plaintiff may recover reduced damages only when his negligence is slight compared to the 'grossness' of the other party's negligence
assumption of risk
defendent claims the plaintiff voluntarily accepted a situation he knew was dangerous
this defense only applies when the plaintiff had alternatives to accepting the risk. this defense is based on the maxim volenti non fit injuria (no legal wrong is done to him who consents)
acts of GOD
defendent claims the plaintiff's injuries and damages were caused by an unforeseeable act of GOD
hurricane, tornado, tidal wave
lack of negligence
the defendant claims one of the four elements of negligence were missing
the reasonable, prudent person standard
determines when negligence has occurred. the person who commits a negligence tort bears primary responsibility
Hold harmless agreement
one party agrees to absolve and/or indemnify the other party for specific kinds of losses, as a contractor often holds the owner harmless for liability related to the construction site
employers are not liable for the torts of their independent contractors except in situations involving
employer negligence
nondelegable duties
inherently dangerous work
employer negligence
the employer must use reasonable care in selecting and directing the independent contractor and must stop the contractor's unnecessarily dangerous practices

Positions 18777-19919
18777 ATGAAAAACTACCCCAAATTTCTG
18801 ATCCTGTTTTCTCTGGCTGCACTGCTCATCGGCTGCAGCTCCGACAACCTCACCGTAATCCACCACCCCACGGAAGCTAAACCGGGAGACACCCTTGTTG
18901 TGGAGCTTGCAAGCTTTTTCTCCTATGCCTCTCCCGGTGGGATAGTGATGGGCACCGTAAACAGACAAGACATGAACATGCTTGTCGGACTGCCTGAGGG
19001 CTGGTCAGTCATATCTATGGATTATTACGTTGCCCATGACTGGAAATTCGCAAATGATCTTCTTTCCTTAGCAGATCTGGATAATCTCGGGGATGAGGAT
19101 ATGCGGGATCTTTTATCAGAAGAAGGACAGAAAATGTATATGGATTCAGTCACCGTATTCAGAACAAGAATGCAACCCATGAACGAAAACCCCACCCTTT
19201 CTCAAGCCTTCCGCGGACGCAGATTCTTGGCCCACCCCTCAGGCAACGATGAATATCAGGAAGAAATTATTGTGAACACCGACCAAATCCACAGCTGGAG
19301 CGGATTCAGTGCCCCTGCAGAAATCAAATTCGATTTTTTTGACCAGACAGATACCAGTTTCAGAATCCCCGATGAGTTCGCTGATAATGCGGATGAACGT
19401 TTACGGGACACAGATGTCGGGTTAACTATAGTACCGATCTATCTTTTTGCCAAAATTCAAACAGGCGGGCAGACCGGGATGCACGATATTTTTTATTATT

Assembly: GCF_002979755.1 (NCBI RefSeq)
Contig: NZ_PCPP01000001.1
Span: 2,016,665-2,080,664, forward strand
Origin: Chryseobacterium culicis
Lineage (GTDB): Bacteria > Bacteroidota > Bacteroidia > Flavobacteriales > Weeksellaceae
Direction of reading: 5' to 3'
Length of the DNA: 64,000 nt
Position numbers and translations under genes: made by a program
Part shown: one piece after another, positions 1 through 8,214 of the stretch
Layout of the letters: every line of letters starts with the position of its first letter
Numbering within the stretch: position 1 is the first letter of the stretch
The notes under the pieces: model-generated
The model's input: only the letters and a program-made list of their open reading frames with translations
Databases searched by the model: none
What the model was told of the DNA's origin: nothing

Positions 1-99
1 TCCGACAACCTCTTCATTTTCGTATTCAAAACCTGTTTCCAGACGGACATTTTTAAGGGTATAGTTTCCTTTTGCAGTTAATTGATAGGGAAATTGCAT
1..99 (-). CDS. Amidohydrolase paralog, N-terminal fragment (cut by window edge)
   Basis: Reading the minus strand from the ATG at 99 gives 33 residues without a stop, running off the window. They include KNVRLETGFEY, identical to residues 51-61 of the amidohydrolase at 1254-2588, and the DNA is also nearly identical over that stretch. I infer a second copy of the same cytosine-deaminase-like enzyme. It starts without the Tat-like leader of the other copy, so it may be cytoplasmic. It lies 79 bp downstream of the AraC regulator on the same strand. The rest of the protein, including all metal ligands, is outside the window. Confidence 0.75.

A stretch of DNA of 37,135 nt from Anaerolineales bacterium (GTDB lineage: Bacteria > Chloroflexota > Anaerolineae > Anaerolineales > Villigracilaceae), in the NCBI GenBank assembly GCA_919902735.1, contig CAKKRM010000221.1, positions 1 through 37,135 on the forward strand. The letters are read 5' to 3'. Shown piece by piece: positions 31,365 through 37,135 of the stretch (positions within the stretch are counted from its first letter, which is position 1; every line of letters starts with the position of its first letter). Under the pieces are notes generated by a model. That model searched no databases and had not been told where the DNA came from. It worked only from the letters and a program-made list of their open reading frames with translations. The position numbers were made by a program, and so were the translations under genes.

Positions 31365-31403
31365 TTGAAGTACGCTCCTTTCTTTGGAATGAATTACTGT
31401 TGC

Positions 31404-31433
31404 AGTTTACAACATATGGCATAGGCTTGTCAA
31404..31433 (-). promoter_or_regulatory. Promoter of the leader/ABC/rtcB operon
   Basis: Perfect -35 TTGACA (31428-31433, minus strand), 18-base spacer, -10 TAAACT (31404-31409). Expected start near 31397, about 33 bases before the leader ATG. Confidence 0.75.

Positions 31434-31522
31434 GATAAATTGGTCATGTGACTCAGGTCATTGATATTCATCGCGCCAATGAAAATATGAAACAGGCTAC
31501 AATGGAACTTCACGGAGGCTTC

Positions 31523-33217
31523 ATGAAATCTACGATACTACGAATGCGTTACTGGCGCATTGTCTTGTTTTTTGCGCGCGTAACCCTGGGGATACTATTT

nondelegable duties
the employer can not delegate certain acts as set by statute, contract, or common law (voting, marrying, executing his will)
inherently dangerous work
the employer is liable for the contractor's negligence in performing work that is inherently dangerous to others (blasting, excavating near public highways)
there are 4 types of immunity
governmental immunity
public offical immunity
charitable immunity
intrafamilial immunity
negligence classifications
slight negligence
ordinary negligence
gross negligence
willful misconduct
intentional misconduct
Causality
(but not causation)denotes a necessary relationship between one event(called cause)and another even(called effect)which is the direct consequence(result)of the first